*Learn how crucial it is to see Life through the lens of God the Father , Son and Spirit in Covenant Love, lest we find ourselves adding problems on top of our already challenging problems, and maybe even adding to those problems with a “great attitude and hard work ethic”. Yikes!
* Rehearse that you have been saved into a Relationship which is active and realistic so that your participation with Jesus now is one that is not apathetic or triumphant, but one where you are occupied till the Lord comes.
* Learn why to resist this world with Jesus means pain and suffering but also a profound and unspeakable joy!
Listen in and see what you think!
Lynn Stevens was a stripper for almost twenty years. But because of the organization We Are Cherished (founded in 2010 by another ex-stripper in Texas), Stevens came to realize she was loved and valued by the group’s volunteers, and ultimately, by God.
As a way to give back, Stevens started the We Are Cherished Ohio group to reach out to women employed at strip clubs in the Columbus, Ohio, area. Each month, Stevens and other volunteers take gift bags containing lip gloss, hand sanitizer, earrings, and handwritten notes to the women. The notes are particularly meaningful: “You are valued,” “Praying for you,” and “You are loved.”
The group provides the gift bags to the women (and home-baked brownies and Starbucks gift cards to the bouncers) without asking them to leave their jobs. Stevens says, “If we take away their choice, we take away love.” Even if the women remain strippers, Stevens and the group insist that “we’re going to love you right where you are.”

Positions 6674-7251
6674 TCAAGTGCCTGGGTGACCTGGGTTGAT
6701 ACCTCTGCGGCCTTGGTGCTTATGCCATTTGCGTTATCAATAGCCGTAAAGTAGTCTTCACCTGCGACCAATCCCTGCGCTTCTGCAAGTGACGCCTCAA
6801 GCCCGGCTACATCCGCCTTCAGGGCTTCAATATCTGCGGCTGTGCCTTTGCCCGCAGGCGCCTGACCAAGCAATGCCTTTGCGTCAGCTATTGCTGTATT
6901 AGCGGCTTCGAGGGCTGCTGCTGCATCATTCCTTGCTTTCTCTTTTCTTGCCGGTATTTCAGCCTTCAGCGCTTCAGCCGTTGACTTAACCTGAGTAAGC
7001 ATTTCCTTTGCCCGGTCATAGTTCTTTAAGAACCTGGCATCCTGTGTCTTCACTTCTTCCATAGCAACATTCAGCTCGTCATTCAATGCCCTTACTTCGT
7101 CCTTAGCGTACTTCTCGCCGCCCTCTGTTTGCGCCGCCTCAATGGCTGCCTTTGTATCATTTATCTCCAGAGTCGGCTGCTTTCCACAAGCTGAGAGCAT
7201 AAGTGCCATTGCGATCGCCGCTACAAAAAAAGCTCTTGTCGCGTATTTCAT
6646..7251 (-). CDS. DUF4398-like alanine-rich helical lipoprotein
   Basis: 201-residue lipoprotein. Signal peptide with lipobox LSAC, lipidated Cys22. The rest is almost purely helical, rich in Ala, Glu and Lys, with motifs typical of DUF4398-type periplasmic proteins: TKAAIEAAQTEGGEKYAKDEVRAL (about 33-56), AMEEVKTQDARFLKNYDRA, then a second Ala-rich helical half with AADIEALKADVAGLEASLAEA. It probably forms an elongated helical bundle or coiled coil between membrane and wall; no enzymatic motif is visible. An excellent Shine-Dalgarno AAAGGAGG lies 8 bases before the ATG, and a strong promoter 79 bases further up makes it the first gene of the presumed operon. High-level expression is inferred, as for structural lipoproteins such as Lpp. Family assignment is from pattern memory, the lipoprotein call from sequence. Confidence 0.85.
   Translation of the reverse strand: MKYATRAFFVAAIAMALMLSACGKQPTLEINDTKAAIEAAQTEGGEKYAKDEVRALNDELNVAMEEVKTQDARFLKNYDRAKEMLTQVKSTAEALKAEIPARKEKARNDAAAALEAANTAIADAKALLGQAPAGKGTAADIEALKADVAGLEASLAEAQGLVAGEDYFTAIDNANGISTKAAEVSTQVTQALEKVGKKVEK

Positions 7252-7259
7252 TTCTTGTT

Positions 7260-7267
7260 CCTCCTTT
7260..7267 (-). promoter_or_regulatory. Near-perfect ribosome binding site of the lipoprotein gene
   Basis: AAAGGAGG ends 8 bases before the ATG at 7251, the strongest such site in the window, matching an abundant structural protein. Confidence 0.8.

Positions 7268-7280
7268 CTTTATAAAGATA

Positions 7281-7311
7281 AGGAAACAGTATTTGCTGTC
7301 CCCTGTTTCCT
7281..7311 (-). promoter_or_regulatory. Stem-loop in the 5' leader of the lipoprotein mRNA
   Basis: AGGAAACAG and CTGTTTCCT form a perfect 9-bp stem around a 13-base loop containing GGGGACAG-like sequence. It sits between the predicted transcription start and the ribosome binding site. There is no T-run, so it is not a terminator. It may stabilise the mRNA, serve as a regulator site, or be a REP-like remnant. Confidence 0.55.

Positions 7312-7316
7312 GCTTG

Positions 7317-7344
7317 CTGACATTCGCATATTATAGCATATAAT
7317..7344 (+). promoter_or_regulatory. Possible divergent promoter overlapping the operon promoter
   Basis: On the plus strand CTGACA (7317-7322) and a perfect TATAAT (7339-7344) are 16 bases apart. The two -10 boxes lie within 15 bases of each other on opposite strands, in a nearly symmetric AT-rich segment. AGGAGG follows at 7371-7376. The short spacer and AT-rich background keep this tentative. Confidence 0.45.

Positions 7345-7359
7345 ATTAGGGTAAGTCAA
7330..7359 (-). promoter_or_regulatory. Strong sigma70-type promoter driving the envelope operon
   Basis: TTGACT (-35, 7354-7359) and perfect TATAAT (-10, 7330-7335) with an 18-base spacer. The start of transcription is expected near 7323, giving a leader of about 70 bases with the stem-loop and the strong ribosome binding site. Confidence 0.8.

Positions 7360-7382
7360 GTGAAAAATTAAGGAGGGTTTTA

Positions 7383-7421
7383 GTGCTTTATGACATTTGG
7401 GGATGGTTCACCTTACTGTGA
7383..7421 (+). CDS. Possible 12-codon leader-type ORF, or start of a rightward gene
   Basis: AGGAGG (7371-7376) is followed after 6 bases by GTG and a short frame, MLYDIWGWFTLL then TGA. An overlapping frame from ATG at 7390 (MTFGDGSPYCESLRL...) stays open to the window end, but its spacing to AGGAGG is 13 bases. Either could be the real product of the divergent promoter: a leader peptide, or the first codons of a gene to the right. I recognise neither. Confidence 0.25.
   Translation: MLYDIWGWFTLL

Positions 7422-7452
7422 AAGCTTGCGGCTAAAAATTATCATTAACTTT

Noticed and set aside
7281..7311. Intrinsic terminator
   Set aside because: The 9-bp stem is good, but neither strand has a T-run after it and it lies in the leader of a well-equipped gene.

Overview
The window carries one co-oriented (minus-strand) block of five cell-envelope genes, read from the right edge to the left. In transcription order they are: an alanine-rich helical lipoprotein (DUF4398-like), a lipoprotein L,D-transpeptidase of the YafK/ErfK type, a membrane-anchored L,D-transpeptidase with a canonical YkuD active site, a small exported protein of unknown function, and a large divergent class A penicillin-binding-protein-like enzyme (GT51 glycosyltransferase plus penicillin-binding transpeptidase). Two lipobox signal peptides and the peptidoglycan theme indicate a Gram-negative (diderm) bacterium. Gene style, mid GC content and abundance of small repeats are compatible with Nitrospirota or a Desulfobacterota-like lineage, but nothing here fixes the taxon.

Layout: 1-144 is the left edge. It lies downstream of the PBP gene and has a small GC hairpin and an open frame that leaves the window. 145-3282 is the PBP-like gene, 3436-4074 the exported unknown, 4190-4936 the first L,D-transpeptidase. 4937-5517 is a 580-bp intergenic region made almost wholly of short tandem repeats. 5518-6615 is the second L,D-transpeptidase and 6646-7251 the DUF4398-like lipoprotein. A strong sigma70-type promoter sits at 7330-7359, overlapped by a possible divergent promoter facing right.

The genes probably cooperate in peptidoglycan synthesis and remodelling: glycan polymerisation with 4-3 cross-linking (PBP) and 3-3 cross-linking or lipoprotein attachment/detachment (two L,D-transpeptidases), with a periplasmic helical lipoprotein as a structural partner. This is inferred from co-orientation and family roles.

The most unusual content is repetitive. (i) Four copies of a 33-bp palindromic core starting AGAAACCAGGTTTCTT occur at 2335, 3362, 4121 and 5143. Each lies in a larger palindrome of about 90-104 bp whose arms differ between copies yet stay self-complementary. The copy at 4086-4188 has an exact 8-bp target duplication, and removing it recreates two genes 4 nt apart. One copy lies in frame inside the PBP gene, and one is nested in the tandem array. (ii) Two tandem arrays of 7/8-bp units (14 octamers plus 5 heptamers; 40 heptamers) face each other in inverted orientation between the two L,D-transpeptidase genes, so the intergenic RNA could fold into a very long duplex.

I find this story compelling, and I’m especially drawn to the practice that the group loves the strippers right where they are, without requiring or expecting change. For many of us, accepting and loving others without seeking to change them (even when it would be for their own good) is a difficult task. It seems plain that if a person is engaged in a behavior that is hurting them (or demeaning them), he or she would want to change – at least, that is what we might think. This creates a paradox for most believers, who are happy to share the good news of God’s love but at the same time find it nearly impossible to share this love without expecting changed behavior from the recipient.
We first need to recognize this tension at work as we take part in sharing God’s love with those who happen to cross our paths or with those we interact with intentionally. By communicating any expectation of a reciprocal change for our efforts, we “take away love,” as Stevens says.
Being able to hold the sometimes opposing values of loving people and accepting them where they’re at is clearly a work of the Holy Spirit and not something we are naturally inclined to do. Ecumenical teacher Richard Rohr says that